House Of Cards Essay

1744 words - 7 pages

I was a child the age of eight when my parents separated. I remember being nine years old and having to go into a lawyer’s office and having to appeal against my own father. I remember how many tears were drawn over those years. People deal with trauma in different ways, some facing whatever is coming on them and become spiteful. Others shut down and hide like a turtle in a shell. No matter how you deal with pain, no one can deny how traumatizing a failed marriage can be to one’s health. Marriage is a failed and outdated practice, in the next century it has to be a practice that ceases to exist.
About four-in-ten (39%) Americans hold the view that “marriage is becoming obsolete.” An over ...view middle of the document...

Even among 25- to 29-year-olds, 84% of whom had ever been married in 1960, only 42% were in 2010. The largest reason to the diminishing rate of Americans who have ever married and also why the median age of first marriages is rising is that students are waiting to finish their education. With the rising rate of people attending college, the rate of people who wait till they are finished with schooling has also risen. By education level, the likelihood of having ever been married has declined for all groups, but most sharply for the least educated. Among adults without a high school diploma, 69% had ever been married in 2010, compared with 88% in 1960. Among adults with college degrees, 78% had ever been married in 2010, compared with 82% in 1960. (A Record Low)
Many societies have had a very casual attitude to what modern society considers marriage. The well know “tradition” that marriage has to be licensed by the state or sanctified by the church is more of a modern ideal than most assume. For example in Ancient Roman culture the difference being partners together and marriage was entirely subjective. And the sanctity of marriage with religious affiliations gets taken apart when you look at the fact that for more than a thousand years the Catholic Church took the position that if a man and a woman had claimed that they shared words of consent, no matter if stated in a church or out by a haystack, then they were married. (Transformation of Marriage)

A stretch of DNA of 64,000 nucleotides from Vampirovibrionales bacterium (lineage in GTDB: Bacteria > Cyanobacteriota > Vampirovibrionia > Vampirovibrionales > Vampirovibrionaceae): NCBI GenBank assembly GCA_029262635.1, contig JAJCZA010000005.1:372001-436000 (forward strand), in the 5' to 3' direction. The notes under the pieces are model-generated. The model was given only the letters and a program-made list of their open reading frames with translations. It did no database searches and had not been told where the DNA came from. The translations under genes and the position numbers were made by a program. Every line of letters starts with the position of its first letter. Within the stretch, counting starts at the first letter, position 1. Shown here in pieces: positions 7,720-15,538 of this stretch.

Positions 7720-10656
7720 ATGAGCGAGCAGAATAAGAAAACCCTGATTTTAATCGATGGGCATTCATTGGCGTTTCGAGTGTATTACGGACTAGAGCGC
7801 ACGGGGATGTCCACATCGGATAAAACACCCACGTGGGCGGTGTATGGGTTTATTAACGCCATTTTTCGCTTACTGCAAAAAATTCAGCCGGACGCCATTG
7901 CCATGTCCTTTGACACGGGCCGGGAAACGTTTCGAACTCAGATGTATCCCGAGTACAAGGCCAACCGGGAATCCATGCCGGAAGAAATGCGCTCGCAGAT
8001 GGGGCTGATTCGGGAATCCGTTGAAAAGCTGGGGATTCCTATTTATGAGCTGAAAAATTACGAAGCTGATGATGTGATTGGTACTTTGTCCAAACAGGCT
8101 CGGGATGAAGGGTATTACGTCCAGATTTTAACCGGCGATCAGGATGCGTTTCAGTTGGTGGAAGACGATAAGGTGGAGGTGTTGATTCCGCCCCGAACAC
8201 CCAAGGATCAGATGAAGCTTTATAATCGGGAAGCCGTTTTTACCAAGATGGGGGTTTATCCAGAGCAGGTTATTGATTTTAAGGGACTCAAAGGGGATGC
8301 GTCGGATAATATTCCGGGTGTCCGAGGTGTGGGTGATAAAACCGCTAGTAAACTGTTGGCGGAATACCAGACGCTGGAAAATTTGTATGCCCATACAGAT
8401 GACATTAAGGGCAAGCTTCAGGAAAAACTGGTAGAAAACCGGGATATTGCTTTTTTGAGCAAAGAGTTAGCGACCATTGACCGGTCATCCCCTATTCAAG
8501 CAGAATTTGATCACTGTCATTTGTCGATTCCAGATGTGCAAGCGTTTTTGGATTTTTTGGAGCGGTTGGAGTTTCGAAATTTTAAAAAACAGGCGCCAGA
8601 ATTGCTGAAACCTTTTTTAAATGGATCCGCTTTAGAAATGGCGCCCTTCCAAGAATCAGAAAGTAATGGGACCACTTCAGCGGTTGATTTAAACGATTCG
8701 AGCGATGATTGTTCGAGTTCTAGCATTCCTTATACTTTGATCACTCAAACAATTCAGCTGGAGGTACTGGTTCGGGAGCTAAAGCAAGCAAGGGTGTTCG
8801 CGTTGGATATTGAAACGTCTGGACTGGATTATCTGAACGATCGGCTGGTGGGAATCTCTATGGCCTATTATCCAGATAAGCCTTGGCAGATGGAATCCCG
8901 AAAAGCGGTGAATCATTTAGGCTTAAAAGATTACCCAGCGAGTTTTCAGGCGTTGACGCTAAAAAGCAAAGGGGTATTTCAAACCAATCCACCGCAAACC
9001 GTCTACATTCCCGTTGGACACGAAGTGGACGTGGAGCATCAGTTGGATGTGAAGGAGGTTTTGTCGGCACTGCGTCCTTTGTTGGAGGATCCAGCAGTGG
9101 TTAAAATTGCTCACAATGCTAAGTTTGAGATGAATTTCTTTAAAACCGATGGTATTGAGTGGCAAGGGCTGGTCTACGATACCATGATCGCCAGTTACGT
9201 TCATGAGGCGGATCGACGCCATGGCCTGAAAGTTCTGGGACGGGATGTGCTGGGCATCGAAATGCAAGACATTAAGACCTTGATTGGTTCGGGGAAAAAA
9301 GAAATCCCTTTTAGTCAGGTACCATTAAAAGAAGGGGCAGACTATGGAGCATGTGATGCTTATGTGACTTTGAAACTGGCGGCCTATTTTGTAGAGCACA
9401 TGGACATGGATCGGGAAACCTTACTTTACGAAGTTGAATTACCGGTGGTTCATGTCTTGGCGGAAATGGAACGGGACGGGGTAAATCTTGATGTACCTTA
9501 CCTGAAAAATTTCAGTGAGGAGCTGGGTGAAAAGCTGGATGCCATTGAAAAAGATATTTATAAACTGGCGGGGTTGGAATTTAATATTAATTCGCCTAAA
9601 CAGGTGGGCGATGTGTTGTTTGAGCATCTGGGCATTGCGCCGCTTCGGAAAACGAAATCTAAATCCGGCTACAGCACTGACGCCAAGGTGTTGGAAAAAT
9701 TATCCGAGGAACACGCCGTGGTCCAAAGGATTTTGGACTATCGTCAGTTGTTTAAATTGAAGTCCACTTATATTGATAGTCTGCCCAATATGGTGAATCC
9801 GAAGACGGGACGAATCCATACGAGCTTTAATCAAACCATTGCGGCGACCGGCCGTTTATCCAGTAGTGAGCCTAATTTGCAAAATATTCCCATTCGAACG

Several studies have found that religion has had a positive correlation with marriage. Specifically those who practiced and attended church regularly has increased the chance of that person getting married by an average of sixty-three percent. As Uecker et al. (2007:1684) states “Marriage and religion are both commitments; [one] who is prone to make one commitment is also more likely to make the other.” (Religion and Marriage) Yet the argument for marriage concerning religion is taken apart when you look at two factors. In America the church and state have been separated from each other for over a hundred years. Yet, the state plays a heavy hand in marriage (with economic and legal benefits) even though marriage is primarily a religious institution. The second factor, is why should religion control marriage today? When for over a thousand years all the church required was the stated word, no legal evidence required.
If we look at modern society it is clearly seen that the modern social role and mutual relationship of marriage, singlehood, and divorce is largely different than anything seen in the past. An ordered way of organizing such things as caregiving, childbearing, residential arrangements, sexual interactions, or interpersonal retribution of resources has been attempted at some points in other societies. But the coexistence in one society of doing all of these things and the social acceptance of all of these things have never been seen before. (Transformation of Marriage) Yet we are...

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